Nymeth, Oh I’m glad you’ve learned you love mysteries!! I’ll look forward to hearing about whatever you read next!

  • It is definitely the characters in The Moonstone that make the story. Collins just created these beautifully unique voices in the novel. My review of it goes up on the 17th.

  • Yep, I first read The Moonstone about 10 years ago or so. I just thought it was so fitting you mention the characters as that was my connection to the book as well.

  • The first 3/4 of Tale of Two Cities is a little slow, and then all of the excitement is in the last quarter of the book. I think in the end it’s worth it. It’s dramatic and unrealistic and I love it! Oliver Twist is actually my least favorite of his, while David Copperfield is my favorite. If you’re in the Victorian mood again, give it a try.

  • Trisha, looking forward to your thoughts!

    Shelley, I’ll definitely revisit it! Glad you like it.

    Tuesday, it was abrupt. I think Gaskell’s point (in the spoiler section above) is appropriate, but still, I too would have liked more romance!!

  • I’ve read many classics, but have never been able to read Dickens. I love movies based on his novels (Bleak House, David Copperfield, Nicolas Nickleby, etc.) but have not been able to make myself read the books. It’s not the genre–I’ve read Elizabeth Glaskell, Winkie Collins and even tackled Middlemarch (and enjoyed it too). I don’t know what it is about Dickens–I seem to read 10 pages and think “what did I just read?”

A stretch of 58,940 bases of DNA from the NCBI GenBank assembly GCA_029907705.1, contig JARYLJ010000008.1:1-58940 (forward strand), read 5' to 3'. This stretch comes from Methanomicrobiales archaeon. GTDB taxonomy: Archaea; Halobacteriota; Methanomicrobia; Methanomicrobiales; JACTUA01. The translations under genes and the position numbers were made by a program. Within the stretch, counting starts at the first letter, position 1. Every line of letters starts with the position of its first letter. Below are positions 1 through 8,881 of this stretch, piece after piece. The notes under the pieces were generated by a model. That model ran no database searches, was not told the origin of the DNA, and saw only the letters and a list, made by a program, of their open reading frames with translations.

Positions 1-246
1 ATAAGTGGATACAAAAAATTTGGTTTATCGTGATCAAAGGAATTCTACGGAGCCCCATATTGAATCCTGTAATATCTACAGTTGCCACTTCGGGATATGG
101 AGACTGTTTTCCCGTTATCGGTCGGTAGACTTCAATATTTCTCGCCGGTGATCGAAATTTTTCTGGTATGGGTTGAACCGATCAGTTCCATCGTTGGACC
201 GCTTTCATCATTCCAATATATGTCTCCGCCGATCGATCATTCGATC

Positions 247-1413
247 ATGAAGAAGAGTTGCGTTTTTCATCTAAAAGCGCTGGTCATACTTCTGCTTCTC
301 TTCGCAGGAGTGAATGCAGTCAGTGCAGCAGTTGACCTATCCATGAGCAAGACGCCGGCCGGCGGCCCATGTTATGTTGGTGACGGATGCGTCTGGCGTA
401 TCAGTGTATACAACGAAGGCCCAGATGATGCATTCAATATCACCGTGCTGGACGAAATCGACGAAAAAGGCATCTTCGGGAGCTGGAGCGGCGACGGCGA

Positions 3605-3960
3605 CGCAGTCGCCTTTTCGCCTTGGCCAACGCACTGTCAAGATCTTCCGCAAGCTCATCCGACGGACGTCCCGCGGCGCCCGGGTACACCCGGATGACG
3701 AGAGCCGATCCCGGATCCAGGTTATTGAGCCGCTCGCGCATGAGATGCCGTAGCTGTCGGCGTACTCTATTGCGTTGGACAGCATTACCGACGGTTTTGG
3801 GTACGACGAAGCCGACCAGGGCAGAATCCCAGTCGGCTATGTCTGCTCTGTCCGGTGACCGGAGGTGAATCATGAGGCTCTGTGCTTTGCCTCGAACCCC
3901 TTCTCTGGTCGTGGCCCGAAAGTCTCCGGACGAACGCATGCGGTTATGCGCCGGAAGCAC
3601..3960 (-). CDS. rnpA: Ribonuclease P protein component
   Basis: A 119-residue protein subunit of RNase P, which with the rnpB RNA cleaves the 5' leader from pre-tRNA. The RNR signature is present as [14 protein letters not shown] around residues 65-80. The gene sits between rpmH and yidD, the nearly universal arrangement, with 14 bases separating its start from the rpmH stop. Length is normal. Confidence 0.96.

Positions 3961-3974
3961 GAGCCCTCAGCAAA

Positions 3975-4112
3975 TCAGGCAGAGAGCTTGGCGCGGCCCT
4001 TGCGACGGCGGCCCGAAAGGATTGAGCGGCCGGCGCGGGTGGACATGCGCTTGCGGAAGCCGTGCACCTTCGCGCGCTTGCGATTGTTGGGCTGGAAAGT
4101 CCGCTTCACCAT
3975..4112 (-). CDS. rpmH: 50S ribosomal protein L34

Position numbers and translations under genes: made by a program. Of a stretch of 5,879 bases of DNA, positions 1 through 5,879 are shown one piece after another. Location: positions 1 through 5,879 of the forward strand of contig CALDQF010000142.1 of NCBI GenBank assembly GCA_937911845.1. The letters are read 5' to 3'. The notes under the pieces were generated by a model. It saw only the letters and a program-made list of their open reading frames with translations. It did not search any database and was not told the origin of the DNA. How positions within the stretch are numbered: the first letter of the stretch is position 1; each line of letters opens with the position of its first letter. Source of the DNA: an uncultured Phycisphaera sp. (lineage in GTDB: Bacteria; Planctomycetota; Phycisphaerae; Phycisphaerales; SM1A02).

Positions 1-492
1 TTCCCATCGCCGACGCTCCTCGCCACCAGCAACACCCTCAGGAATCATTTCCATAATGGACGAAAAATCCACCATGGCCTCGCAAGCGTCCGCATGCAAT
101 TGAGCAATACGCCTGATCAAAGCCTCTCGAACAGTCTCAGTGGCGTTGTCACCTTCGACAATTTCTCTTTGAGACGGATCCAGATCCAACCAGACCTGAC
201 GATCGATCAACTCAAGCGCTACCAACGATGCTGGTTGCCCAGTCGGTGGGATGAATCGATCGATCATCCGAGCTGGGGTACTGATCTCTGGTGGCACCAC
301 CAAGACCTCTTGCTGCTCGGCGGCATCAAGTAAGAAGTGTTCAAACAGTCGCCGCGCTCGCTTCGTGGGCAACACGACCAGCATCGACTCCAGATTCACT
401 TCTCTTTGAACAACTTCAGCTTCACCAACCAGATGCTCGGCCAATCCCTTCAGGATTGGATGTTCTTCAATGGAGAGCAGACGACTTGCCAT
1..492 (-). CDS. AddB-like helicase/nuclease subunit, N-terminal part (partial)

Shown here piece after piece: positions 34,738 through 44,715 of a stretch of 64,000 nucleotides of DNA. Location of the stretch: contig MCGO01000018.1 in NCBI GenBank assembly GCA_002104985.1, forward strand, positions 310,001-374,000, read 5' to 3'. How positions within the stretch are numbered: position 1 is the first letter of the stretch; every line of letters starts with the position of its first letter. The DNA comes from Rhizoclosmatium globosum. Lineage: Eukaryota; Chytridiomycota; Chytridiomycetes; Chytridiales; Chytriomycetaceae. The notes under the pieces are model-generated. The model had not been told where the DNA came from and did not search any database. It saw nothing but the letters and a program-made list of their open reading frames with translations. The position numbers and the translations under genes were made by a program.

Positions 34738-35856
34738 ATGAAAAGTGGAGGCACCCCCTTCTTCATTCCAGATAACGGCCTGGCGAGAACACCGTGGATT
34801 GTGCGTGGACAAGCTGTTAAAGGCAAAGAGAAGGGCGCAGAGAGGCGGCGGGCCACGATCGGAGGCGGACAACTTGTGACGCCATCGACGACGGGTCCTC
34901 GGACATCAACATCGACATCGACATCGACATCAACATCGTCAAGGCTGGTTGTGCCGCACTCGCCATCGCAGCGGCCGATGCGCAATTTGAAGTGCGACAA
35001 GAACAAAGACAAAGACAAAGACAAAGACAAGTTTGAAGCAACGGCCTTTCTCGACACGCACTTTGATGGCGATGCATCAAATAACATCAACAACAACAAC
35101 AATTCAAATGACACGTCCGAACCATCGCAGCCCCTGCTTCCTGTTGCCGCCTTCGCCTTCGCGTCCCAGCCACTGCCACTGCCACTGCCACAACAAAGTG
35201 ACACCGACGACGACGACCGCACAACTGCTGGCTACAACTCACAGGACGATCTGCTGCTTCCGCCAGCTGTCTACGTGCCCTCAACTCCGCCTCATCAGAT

• I’ve read many classics, but have never been able to read Dickens. I love movies based on his novels (Bleak House, David Copperfield, Nicolas Nickleby, etc.) but have not been able to make myself read the books. It’s not the genre–I’ve read Elizabeth Gaskell, Winkie Collins and even tackled Middlemarch (and enjoyed it too). I don’t know what it is about Dickens–I seem to read 10 pages and think “what did I just read?”